In Kids & Family

Kids love to learn at Betty Brinn.

How did the once-struggling Betty Brinn Museum clear 20 years?

Given the chance, my sons – when they were younger – would have gone to the Betty Brinn Museum, 929 E. Wisconsin Ave., every day. I was usually up for a visit once a week, any more than that and I wanted to poke my eyes out with Tinker Toys.

However, my kids' fascination with the magical museum reflects what executive director Fern Shupeck sees every single day.

"Children never get bored with the museum," says Shupeck. "The parents, on the other hand, might get bored, but never the kids."

Kids' love for the Betty Brinn Museum – which turned 20 years old this month – exists for a variety of reasons.

Wisconsin weather limits activities like going to the zoo or the park to a handful of months so indoor facilities are a change of scenery during winter's long haul. However, it's more than frigid temperatures that bring families to the museum in droves. The continuously changing and well-maintained exhibits attract more than 200,000 people to the museum every year.

"The museum's attendance went from 150,000 to 200,000 in 2008 and at first we thought it was a reaction to the economy and that people were staying close to home instead of traveling," says Shupeck. "We anticipated that as the economy improved we would fall back to our prior attendance, but our attendance never went back."

Shupeck joined the Betty Brinn staff 18 years ago. Shupeck, who has an undergraduate degree in biological sciences and a law degree, decided she wanted to work with children. Originally from the East Coast, she had lived in the Midwest for some time, but decided to apply for the executive director position in Milwaukee because her sister lived here with her family.

"My sister sent me the classified ad for the job and said 'come to Milwaukee, be Aunt Fern.' When I applied for the job, I had never been inside a children's museum," says Shupeck. "But the museum was struggling and looking for someone who was well-versed in running a non-profit and so I got the job."

When Shupeck started, the organization had ended 1997 with a 40 percent deficit. Shupeck identified a need for the museum to change the exhibit experience, retool the staff and undergo fierce strategic planning. By 2002, the museum was in the black and has never gone back.

"Clearly, they brought me on board to turn the boat in the other direction," says Shupeck.

The museum's financial growth was due in part to the decision to stop renting exhibits from other institutions and to instead create exhibits that could be displayed locally as well as at other museums, science centers, schools and libraries around the world.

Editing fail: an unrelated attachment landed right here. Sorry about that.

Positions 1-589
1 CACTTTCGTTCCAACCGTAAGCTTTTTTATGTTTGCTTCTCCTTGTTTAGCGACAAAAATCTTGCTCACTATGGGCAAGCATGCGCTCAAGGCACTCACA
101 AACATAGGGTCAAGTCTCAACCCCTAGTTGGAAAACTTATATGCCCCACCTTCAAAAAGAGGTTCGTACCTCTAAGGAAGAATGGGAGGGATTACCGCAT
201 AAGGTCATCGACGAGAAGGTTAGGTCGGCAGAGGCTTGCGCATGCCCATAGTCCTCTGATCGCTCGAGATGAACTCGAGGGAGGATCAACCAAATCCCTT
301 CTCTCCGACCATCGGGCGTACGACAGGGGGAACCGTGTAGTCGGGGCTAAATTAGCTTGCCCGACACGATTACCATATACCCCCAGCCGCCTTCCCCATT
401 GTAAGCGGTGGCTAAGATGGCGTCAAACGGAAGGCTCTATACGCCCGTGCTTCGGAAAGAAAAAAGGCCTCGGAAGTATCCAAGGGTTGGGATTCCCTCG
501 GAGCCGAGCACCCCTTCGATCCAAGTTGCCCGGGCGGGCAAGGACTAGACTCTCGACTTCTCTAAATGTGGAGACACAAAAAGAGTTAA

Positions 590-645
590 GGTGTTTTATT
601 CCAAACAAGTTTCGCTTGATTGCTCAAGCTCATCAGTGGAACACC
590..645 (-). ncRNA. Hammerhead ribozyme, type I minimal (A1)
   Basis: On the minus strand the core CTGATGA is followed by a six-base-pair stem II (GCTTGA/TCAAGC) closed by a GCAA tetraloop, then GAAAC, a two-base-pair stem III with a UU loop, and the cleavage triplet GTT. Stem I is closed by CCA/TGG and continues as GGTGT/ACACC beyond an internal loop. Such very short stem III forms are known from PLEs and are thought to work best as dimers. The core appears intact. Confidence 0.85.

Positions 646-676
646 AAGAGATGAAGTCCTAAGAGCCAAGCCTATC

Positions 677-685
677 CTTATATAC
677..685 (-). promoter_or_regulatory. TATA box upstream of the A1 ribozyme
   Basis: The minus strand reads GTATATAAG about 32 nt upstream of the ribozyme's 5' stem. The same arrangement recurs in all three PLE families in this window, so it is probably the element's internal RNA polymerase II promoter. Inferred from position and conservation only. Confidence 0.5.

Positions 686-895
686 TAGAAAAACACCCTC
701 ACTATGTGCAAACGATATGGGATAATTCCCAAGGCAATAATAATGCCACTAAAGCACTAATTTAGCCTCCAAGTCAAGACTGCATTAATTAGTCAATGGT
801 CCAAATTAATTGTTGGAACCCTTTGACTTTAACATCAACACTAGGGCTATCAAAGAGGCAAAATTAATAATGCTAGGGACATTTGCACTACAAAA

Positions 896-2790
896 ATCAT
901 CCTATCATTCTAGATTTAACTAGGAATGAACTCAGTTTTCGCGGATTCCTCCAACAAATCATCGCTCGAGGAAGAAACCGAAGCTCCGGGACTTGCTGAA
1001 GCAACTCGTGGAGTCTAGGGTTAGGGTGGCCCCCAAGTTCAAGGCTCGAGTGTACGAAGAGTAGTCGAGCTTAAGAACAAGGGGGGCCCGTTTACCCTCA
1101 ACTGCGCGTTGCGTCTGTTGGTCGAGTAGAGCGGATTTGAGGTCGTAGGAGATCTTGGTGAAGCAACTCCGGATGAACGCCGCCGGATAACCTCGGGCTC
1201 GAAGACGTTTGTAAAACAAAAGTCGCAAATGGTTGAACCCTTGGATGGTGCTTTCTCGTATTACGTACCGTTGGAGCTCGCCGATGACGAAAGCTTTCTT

"We were renting big name exhibits like Curious George and Clifford that were beautiful to look at, but they were expensive and we decided they were not developmentally as strong as we wanted our exhibits to be," says Shupeck. "We now have an international reputation as exhibit developers and have had our exhibits in places as far away as the Middle East."

In 2006, the museum made $4,000 on exhibit rentals and the next year increased the earnings to $100,000. The most successful exhibits so far have been the Mr. Potato Head exhibit and the award-winning Smokey Bear / Woodsy Owl exhibit.

The increase in revenue allows the Betty Brinn Museum to offer low-income families free memberships through the Family Focus program. It also provides subsidized field trips to central city school groups and day cares.

Part of the museum's success came out of crucial conversations circa 2000 about the focus of the museum.

"At first, we talked about expanding the age range of our target audience to include much older children, but ultimately we decided children should outgrow a children's museum and move on to Discovery World and the public art museum and the art museum," says Shupeck. "We decided to stay true to our missions and find strategies to improve that rather than try to duplicate what other places were already doing."

Today, even though the museum is enjoyed by kids as old as 12, 93 percent of families who come to the museum have a child 5 or younger. This is due, in part, to more parents understanding the importance of brain development during the first five years of a child's life.

"By the time a child goes on to kindergarten about 80 percent of the network of the brain has been established," says Shupeck. "We want children to go into school prepared and our mission is to help them develop fundamental school skills from literacy and reading to math to how to get along well with others and self esteem."

In 2016, the Betty Brinn Museum plans to open a new literacy-focused exhibit. This fall, the museum will reinstall the Tinker Toy exhibit and, just last week, the museum unveiled a new health and wellness area.

"It's located right outside my office and the sound of children enjoying the activities in this exhibit interferes with my work in a really great way," says Shupeck.


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